In this blog, I will focus on Five reasons concerning - can toxic parents can cause depression including how:
- Polyvagal Theory can provide some answers
- Painful Emotional Loneliness can impact you
- Not being able to express anger can cause depression
- Complex PTSD from Toxic Parenting relates to depression
- Your relationship with Your Toxic Parents can cause depression
How Polyvagal Theory can provide some answers
Our automatic nervous system is the foundation on which we understand, feel, respond and experience the world.
It is our early experiences with our parents that shape our automatic nervous system as well as our ongoing life experiences with it. It is there to help us to respond appropriately to things we see as a threat or a trigger.
We as human beings and all animals all have an automatic nervous system that responds in a similar way when we perceive a threat. Our automatic nervous system is there to help us respond to keep us safe or defend ourselves.
Our automatic nervous system is made up of two main branches, the sympathetic and parasympathetic. The sympathetic system is linked to our fight or flight response where we can take action to fight back or run away from danger.
With the Parasympathetic nervous system, the second of the two branches is where the Freeze response is activated. The freeze response is activated when you perceive that you can’t fight back or run (Fight or flight).
Those of us with toxic parents often experience more intense, extreme autonomic responses, which affects our ability to manage our emotions. You also would be also “normalised” to respond with that sense of hopelessness as a child because as children we are generally powerless to cope with many of the things we go through.
When we go through trauma as a child, we can get locked in the Freeze response because for most of us as children, we are powerless to fight back or we have nowhere to Flight or run to.
Depression is linked to Freeze response where the dorsal vagal pathway of our parasympathetic branch is.
This is classed as the path of last resort. When all else fails, when we are trapped and action-taking doesn’t work, we involuntarily shut down and then experience despair, hopelessness, apathy, lethargy, etc.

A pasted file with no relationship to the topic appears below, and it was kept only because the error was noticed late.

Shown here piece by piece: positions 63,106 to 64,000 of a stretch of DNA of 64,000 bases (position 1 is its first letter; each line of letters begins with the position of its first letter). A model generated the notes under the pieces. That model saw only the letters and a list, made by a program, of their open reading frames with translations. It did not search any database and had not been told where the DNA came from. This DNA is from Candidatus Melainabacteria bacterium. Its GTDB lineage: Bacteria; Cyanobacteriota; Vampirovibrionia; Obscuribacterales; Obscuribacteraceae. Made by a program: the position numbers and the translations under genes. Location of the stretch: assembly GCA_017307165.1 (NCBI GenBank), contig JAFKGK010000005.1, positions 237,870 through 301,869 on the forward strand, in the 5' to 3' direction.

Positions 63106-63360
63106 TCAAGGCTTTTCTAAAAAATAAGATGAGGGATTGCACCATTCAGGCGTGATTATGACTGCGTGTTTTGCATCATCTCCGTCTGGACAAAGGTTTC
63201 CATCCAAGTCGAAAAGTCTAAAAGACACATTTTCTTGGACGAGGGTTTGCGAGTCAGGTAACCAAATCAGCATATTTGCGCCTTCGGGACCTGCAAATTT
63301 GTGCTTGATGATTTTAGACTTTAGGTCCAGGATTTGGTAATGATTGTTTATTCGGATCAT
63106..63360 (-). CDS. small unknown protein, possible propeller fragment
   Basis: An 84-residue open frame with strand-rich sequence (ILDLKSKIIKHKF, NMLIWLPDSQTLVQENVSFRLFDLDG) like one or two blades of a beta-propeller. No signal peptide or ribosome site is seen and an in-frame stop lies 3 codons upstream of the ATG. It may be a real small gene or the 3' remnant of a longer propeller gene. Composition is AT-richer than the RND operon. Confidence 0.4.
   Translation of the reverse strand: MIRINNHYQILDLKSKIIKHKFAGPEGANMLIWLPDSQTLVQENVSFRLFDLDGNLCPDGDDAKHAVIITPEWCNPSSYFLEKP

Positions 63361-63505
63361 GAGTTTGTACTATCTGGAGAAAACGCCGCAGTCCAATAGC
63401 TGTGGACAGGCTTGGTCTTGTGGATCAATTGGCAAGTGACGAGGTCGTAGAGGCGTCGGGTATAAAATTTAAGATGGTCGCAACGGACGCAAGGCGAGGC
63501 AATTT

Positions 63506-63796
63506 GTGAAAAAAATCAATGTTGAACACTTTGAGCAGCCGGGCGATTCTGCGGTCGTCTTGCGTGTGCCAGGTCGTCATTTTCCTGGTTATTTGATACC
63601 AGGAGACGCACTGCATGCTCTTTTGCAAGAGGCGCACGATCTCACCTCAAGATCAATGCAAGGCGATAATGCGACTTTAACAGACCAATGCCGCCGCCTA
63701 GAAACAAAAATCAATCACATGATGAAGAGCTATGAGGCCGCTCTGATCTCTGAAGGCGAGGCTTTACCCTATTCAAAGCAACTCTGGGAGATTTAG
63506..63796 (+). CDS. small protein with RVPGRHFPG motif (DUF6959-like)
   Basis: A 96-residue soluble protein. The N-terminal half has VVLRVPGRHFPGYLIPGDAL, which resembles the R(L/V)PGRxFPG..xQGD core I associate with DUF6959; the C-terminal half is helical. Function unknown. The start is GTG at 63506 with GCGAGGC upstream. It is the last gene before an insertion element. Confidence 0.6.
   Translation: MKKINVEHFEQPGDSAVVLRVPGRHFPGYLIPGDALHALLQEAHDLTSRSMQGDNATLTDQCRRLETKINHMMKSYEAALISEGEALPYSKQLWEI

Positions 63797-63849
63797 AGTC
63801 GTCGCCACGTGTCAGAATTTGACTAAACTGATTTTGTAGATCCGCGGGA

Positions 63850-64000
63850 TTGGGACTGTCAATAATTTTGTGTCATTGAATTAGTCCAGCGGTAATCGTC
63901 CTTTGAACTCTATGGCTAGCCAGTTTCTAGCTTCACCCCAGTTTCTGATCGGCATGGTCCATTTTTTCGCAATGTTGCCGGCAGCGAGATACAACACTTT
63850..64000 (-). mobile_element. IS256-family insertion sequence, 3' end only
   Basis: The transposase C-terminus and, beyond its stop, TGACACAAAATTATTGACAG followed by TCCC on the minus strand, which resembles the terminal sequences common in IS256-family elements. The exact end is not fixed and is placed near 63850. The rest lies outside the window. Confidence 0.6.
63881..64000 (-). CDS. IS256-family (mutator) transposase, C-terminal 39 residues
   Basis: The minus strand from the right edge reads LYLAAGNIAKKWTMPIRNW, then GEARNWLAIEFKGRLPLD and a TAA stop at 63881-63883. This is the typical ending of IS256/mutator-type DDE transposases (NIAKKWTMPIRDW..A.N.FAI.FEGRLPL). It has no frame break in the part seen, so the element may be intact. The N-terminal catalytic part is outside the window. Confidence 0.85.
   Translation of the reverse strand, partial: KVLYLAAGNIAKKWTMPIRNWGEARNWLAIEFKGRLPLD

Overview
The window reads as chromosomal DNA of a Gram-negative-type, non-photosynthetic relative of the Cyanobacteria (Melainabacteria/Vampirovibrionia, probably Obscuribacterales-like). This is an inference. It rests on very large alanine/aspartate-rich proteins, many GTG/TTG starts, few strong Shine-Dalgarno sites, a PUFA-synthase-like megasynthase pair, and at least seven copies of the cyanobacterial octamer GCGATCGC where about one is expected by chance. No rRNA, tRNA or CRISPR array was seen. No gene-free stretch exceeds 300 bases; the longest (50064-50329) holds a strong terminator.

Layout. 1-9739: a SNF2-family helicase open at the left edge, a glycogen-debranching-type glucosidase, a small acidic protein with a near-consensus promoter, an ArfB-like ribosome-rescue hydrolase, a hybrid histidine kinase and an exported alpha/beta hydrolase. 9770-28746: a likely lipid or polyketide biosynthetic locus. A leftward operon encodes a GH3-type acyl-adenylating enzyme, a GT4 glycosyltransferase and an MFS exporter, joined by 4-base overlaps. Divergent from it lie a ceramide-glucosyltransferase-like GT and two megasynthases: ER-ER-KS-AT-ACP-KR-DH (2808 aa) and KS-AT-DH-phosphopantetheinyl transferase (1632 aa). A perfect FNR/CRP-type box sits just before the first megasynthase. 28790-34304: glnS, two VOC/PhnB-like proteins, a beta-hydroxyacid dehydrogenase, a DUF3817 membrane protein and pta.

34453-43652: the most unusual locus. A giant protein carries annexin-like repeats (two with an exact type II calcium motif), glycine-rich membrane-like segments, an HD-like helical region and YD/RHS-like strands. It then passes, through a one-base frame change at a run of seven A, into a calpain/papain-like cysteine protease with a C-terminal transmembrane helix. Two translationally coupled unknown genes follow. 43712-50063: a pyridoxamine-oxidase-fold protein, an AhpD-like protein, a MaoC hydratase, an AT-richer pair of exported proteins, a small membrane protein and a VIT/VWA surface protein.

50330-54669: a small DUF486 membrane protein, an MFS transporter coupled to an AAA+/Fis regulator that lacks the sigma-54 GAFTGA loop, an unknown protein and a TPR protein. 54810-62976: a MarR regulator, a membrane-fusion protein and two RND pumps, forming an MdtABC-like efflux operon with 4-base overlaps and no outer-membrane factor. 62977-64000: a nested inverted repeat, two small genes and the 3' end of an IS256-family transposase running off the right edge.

Polyvagal theory helps explain the question, can toxic parents cause depression and how it is linked to your biological makeup that is there to protect us but the great news is, we can change it.
I have just very briefly outlined this but will explain this further in another blog. Please look out for it.
Painful Emotional Loneliness can impact you
Part of experiencing depression is feeling lonely, isolated, inferior, and Emotional Loneliness is the main reason why you feel that way.
Emotional Loneliness comes about when you are not adequately responded to on an emotional level by your parents. That could be for a variety of reasons including your parents not being emotionally intelligent enough, having so many issues themselves to deal with that they haven’t got the capacity to deal with you.
Whatever the reason, those experiences would leave a gap in your heart that needed to have been filled by the affirmation, affection and attention of your parents. We needed all three as children and young people.
A lack of affirmation (i.e. praise, validation) affection, or adequate attention would lead to emotional loneliness.
Not having all three is a bit like trying to build a house with bricks, timber, slate for the roof but not having the mortar to bind the brings together. Everything is needed for the house to be stable.
Not being able to express anger can cause depression
There is nothing wrong with any emotion that we express.
Whether we feel joy, sadness, anger, fear, peace, or power, we all need to be able to respond to life with a balance of these different emotions. Depending on the situation of course.
Life would become difficult however if we are stuck in any of these emotions especially sadness when it comes to depression.
Polyvagal theory as explained above, shows on a biological level why we can get stuck with sadness but why did this happen in the first place?
For many children maybe your parents would punish you severely if you expressed annoyance or anger. Maybe you witnessed anger from your parents even if it wasn’t directed at you but this could have put you off showing any anger because you don’t want to cause any pain that you witnessed.